This is not a history book or a credible collection of interviews, and its improved title could be "Chutzpah: Non-Jewish and Jewish Jews in Cuba". It is a pro-Castro propaganda piece with no balance and totally biased to a political agenda. Many or most of the "interviewed" are Cubans who never dared to mention their Jewish past, if any, until Castro allowed religious or religion-connected Cubans (Jews, Catholics, Protestants, Santeros, Muslims, Paleros, etc.) in 1992 to be members of the Communist Party and to be unlabeled as enemies of Revolution, and at the same time to prayer any other deity than Castro and Communism icons. That was a dramatic aperture that actually launched tens of thousands of Communists to enroll Santeria, but also Catholic and Protestant churches, synagogues, and other religious institutions. The book falsificates some interviews, e.g. the "post-mortem interview" with Abraham Marcus Matterin, an outstanding scholar who heartly hated Communism but he made the decision of staying in Cuba to care of his elderly mother and later understood that it was too late to start a new life abroad; Marcus Matterin was a free, sensitive soul, who suffered the lack of freedoms in a totalitarian Cuba, exactly because he loved Cuba and Cubans so much, and he died in extreme poverty and ignored by the Castro totalitarian culture-establishment. There are other examples of omisions and distorsions, but the worst offense is to mix in a book (even if the purpose is to present Cuban totalitarianism as a paradise for Jews) those self-hating Jews who wore the repressive boot with those proud Jews who suffered the same repressive boot and kept reciting Kaddish in the worst times and in the not-so-bad ones.Read more ›
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As a non-practicing Jew who is a longtime supporter of the Cuban Revolution, I was interested in this book. While I enjoyed it, there were only a few interviews I thought were really significant. It is not a work of political propaganda as the absurd anti-communist reviews claim (despite the fact that so much of the book is interviews with Jews who left Cuba). But I didn't find it to be all that useful either. The very nature of the book makes it a mixed bag.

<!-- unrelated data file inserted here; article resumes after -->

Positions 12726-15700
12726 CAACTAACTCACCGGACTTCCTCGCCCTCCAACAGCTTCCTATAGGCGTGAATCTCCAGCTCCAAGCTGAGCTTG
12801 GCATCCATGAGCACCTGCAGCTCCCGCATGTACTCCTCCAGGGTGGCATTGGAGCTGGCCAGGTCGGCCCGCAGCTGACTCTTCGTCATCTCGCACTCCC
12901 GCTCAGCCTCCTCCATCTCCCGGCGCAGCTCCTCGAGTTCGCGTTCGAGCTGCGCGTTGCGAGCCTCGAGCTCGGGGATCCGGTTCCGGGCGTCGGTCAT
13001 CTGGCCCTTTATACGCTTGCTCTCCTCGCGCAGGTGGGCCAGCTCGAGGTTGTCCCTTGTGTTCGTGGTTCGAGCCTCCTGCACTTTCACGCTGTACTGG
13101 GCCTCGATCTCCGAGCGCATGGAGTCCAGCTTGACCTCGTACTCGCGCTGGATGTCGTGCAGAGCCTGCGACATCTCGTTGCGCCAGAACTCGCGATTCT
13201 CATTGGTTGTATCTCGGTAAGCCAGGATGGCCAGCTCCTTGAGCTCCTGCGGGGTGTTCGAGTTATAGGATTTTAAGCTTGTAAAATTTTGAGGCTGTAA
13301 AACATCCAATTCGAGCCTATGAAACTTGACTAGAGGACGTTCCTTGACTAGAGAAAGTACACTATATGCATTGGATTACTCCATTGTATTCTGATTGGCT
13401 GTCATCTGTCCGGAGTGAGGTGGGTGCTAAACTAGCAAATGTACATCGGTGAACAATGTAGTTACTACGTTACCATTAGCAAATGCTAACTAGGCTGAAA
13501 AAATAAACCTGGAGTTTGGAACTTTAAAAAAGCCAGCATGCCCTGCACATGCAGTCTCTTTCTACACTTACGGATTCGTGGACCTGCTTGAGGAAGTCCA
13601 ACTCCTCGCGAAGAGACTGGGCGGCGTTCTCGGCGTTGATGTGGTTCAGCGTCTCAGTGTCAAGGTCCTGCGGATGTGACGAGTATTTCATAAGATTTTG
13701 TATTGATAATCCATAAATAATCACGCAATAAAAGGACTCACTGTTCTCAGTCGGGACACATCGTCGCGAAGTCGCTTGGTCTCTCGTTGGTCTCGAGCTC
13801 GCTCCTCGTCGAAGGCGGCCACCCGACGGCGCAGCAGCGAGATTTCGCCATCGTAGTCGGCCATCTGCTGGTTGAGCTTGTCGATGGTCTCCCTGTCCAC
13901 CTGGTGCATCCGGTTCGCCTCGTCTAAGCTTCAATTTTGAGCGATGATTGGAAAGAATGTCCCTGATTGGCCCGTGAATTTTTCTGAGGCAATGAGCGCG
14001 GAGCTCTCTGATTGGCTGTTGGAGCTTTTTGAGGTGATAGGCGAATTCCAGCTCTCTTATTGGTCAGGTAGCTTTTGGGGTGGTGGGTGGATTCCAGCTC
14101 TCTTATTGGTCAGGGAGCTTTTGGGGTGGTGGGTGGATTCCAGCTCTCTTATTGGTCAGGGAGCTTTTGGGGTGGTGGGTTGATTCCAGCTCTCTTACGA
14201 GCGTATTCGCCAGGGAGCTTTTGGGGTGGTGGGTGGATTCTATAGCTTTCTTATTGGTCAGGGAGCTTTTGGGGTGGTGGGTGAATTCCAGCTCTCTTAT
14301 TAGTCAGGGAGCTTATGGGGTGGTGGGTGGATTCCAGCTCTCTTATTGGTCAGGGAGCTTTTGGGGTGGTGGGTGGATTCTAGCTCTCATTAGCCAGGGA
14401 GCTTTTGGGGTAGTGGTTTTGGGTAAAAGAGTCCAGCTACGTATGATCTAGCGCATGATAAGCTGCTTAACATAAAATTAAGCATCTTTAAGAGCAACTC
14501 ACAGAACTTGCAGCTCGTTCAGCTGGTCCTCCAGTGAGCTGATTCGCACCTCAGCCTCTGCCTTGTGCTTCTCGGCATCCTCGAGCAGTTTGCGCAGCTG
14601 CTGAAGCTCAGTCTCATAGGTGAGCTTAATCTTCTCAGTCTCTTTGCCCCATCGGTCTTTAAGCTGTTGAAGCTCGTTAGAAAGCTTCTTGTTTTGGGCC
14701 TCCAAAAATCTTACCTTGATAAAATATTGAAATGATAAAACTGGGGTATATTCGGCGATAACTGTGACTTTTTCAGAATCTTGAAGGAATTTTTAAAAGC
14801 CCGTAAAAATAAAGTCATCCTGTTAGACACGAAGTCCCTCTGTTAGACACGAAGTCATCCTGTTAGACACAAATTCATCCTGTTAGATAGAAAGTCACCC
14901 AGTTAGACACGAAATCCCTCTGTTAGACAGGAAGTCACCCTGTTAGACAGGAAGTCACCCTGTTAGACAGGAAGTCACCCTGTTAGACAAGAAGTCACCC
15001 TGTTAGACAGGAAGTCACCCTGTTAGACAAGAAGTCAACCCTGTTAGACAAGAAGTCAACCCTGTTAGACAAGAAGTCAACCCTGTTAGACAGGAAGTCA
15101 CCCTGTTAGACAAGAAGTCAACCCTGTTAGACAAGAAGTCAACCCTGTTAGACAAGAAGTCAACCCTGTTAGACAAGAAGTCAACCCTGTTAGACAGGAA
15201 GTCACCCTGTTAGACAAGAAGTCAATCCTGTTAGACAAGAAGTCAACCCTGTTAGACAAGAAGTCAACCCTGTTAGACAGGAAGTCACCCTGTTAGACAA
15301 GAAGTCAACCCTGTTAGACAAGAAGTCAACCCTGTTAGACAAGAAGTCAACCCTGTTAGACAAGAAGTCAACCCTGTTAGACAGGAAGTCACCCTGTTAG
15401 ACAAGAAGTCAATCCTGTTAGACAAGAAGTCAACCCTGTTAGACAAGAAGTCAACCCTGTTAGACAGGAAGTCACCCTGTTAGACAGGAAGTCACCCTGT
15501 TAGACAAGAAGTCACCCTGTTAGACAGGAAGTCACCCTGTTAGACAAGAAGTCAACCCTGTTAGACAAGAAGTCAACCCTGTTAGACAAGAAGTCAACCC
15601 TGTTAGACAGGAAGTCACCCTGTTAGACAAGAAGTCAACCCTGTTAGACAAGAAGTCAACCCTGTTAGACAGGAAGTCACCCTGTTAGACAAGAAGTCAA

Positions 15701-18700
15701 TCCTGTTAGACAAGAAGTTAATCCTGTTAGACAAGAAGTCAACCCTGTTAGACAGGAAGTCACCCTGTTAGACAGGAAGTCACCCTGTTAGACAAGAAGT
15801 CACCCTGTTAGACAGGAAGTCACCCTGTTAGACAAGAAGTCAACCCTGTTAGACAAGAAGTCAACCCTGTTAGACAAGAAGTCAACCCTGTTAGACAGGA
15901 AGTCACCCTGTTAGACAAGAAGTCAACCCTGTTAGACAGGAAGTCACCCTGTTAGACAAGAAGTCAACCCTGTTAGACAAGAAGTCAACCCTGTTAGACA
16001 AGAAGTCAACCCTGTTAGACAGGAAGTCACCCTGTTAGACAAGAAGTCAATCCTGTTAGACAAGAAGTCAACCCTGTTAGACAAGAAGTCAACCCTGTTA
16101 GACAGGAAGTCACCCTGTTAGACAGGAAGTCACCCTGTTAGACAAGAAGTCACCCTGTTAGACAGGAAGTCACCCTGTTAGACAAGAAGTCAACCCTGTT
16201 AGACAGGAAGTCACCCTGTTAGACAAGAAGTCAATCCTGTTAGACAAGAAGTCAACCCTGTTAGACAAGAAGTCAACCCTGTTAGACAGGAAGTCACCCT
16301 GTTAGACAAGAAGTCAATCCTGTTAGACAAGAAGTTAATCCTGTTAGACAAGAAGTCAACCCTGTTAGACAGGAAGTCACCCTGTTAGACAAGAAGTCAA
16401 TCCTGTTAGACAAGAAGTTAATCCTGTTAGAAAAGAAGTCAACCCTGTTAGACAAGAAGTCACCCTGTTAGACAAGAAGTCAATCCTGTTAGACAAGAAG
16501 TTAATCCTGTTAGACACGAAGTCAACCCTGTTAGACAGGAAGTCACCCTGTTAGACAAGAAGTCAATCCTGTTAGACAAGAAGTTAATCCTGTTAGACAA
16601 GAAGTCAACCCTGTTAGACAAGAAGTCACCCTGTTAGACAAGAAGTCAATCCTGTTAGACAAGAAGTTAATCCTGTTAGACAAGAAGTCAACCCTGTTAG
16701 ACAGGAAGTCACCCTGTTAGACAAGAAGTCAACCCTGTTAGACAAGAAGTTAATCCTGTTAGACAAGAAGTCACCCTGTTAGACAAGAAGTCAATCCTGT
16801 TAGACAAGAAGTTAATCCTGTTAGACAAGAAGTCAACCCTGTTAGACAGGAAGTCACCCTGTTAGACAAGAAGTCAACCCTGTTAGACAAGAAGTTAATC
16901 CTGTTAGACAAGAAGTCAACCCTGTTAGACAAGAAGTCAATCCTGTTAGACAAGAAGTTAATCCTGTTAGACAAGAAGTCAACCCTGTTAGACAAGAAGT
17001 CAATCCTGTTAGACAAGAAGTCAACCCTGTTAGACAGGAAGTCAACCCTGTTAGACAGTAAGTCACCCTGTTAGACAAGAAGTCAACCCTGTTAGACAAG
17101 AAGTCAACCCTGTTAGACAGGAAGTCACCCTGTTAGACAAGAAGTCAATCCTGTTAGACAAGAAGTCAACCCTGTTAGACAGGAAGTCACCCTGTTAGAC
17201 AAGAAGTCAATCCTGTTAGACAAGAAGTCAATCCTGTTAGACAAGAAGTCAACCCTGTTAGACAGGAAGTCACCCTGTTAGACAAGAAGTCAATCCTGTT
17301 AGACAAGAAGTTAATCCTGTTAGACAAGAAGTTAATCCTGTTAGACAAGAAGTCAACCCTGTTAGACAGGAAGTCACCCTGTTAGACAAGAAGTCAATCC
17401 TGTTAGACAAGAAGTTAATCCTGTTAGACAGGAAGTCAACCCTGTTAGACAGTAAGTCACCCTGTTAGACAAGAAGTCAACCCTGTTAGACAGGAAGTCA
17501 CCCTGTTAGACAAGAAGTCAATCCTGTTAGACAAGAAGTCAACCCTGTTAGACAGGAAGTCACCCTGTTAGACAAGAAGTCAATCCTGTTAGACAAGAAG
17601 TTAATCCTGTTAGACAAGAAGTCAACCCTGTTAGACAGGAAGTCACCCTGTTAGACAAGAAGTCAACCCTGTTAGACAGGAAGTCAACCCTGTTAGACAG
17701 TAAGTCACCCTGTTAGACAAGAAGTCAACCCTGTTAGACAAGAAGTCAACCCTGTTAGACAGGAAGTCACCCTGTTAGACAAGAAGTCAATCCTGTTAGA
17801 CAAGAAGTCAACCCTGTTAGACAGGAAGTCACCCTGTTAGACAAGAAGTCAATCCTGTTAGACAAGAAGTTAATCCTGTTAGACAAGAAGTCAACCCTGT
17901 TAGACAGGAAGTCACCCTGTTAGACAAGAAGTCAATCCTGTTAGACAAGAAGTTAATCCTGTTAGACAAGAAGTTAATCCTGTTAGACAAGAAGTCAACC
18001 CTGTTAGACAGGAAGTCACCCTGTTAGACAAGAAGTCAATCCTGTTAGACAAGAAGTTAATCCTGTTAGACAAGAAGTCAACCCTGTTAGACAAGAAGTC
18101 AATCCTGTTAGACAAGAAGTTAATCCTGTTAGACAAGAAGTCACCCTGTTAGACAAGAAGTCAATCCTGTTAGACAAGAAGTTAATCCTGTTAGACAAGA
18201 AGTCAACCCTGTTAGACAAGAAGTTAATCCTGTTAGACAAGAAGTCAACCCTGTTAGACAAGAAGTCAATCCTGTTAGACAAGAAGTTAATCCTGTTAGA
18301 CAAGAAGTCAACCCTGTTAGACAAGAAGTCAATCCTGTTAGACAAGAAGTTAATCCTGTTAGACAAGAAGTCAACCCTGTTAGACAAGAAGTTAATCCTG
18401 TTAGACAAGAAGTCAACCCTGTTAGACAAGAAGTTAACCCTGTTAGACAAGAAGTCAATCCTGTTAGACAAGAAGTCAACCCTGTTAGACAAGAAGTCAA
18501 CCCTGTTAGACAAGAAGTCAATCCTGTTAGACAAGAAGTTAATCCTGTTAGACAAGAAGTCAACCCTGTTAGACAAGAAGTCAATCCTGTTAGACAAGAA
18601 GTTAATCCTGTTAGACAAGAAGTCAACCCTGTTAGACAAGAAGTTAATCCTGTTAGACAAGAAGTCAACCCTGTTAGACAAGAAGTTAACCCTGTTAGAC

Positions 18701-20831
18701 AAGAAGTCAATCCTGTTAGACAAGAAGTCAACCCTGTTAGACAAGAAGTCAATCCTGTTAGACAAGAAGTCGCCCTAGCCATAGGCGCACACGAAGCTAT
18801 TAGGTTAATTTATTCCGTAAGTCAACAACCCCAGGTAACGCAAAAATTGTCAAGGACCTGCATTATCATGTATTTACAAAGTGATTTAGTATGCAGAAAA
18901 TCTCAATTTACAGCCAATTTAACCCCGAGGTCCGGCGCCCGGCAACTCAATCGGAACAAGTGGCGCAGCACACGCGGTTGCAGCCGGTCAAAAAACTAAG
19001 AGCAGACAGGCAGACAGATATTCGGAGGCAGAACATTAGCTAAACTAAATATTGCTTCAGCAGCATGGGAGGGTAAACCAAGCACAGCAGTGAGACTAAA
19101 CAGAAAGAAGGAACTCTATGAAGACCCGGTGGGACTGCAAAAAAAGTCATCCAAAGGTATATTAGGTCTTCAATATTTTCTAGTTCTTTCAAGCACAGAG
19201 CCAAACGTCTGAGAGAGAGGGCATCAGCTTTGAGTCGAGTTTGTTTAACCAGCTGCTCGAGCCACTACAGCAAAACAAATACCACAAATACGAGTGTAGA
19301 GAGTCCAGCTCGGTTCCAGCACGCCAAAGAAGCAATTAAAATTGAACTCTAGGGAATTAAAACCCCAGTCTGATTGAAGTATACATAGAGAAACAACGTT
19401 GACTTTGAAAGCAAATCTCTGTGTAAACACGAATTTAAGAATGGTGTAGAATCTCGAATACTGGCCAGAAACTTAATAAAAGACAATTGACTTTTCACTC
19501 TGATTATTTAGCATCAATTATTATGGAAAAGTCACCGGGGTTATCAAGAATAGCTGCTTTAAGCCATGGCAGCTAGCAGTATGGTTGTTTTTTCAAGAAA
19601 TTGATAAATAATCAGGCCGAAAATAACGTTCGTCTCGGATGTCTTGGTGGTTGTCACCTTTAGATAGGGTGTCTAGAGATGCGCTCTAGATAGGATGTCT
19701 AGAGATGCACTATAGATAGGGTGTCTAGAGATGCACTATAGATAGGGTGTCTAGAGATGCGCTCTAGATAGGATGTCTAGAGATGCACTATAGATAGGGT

I will answer one question raised by Laurence Daley, who appears to be one of the Cuban émigrés paid by the CIA or State Department to write lies and half-truths about Cuba. He claims to have fought in the revolution, although I'm quite dubious about that. In talking about Fabio Grobart, Daley leaves out the fact that it was not the old Stalinist Popular Socialist Party who led the revolution at all, but a new layer of youth who were attracted to Marxism. The Stalinists initially opposed the armed struggle, and didn't believe anything but a bourgeois-democratic revolution could be made in Cuba, but eventually they felt the pressure to join in. After the revolution there was a three-way fusion of Fidel's July 26th Movement, the PSP, and the Revolutionary Directorate, which eventually became the present Communist Party. The Posadista nut group that called itself "Trotskyist" was also invited to be part of the fusion, but rejected the offer (see Dynamics of the Cuban Revolution: A Marxist Appreciation). Of course the new party was influenced by Stalinism, especially in the period of 1970-75, but it remained a genuine revolutionary party. It would not be in power today if that wasn't true.